How many of you have ever heard someone say that there were 600,000 people at Sinai?
Do you know where this number comes from?
In this parsha, there is a census. They count all of the men above the age of 20 who were able to bare arms. Except they don’t count the Levites.
And at the end, we read:
All the Israelites, aged twenty years and over, enrolled by ancestral houses, all those in Israel who were able to bear arms—all who were enrolled came to 603,550. (Number 1:48)
Which, rounded, is the 600,000 that is regularly counted.
So that’s where the idea that there were 600,000 people at Sinai came from.
But there’s just one problem. Which maybe someone here has already guessed.
This number does not count women, children, or even the Levites. So applying the count from this particular census to the number of people present at Mt. Sinai gives us an incorrect picture. From the perspective of Mt. Sinai attendance, this census is extremely exclusive.
BUT within the context of Bemidbar, there is a reason only these people are counted. These are the people who are going to be in the troops. The counting is part of their organizing for if they need to engage in battle. This count is useful when it is applied to the right cause. But it’s important to know who you want to count in what case and for what purpose. Because who you count is who you pay attention to.
There are two areas of modern day counting that I wanted to bring our attention to this week, one is related to the Jewish community more generally and one is related to our particular Chevrei community.
In the larger Jewish community, there have been a flurry of articles this week regarding the number of Jews of Color in the US. One article claimed that 12% of Jews are Jews of Color, another responded that there are only 6%. A third writes that there have been systemic problems in the counting of Jews of color in demographic surveys which has most likely led to a sharp underestimation of the number of American Jews of Color. The problems named include:
They concluded: “we recommend that future Jewish population studies adopt better and more consistent practices for sampling populations, weighting responses, and formulating more comprehensive and sensitively worded questions.”
When I learned this, I had a lot more appreciation for the repetition in our Torah portion which after counting each tribe, repeats over and over again who it is that is being counted: . We need to know how many Jews of color there are, just like we need to know how many people of any demographic there are. Part of being inclusive means making sure everyone is being counted, so that we can try to take into account the various needs that different demographics have.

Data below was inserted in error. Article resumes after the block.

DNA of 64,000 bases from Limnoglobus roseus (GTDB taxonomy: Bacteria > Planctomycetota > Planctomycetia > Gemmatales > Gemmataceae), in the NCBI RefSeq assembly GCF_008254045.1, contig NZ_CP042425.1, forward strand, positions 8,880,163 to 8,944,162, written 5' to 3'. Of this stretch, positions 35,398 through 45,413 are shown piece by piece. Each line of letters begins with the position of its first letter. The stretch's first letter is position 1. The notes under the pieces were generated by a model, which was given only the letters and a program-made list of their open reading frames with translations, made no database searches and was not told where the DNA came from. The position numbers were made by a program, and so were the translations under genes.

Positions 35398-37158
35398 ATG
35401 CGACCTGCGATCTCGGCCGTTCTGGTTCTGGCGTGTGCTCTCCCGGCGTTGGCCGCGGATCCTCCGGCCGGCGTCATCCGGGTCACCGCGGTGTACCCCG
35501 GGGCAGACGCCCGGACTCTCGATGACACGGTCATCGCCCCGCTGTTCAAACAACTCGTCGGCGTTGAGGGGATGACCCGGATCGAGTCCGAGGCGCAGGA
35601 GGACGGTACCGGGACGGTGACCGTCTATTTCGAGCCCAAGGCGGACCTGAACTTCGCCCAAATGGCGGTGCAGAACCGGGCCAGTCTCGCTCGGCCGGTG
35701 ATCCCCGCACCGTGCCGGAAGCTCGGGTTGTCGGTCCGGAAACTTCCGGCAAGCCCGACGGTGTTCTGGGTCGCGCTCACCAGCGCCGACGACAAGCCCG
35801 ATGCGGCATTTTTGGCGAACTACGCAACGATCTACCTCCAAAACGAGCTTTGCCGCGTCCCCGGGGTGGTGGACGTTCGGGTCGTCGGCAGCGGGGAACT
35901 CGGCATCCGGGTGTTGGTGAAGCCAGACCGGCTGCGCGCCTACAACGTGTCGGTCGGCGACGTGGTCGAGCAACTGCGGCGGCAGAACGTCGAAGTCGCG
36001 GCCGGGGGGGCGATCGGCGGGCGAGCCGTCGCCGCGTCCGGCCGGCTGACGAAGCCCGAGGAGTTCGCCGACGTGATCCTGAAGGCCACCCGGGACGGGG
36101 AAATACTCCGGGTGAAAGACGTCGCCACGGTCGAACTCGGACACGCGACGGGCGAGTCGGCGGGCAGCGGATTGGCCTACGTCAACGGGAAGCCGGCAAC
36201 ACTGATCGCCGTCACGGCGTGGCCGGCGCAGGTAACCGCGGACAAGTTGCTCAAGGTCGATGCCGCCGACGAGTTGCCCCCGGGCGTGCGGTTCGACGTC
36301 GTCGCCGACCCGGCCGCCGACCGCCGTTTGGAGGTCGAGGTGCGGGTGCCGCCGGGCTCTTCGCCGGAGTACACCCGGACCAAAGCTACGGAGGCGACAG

At the same time, I want to acknowledge that there are times when we can’t do a perfect accounting. Take the Chevrei community for example. If we wanted to, we could count who is in the community by looking at the membership, but if we only think about who our members are, then we miss out on everyone else that is touched by what we in this community do. The people who come for high holidays, family members of members, former members, people who come for a limud or a discussion or because they want to see a friend or a relative lead Havdalah. All these people “count” in our community too, if in a different way than members, and if we only count members, we don’t count all of the other ways that people engage in our community.
Of course there are times that membership counts, and we for sure do need to keep working on looking out for one another and making time. This parsha is the point where Moses needed to know who were the members of his community that were eligible to be in his troops.
But Moses’ community expanded beyond that, and so does ours.
So my challenge to you is to look beyond our membership and think, who else do we need to count when we think of the greater Chevrei community, and what could counting mean?
And what might this counting look like?
Here are a few suggestions of ways to further expand who we include when we count:
My hope is that we too can reach out both internally and externally, we also do it with that kind of love, that we cherish each encounter we have as an opportunity both to lovingly count and to lovingly be counted. Shabbat Shalom.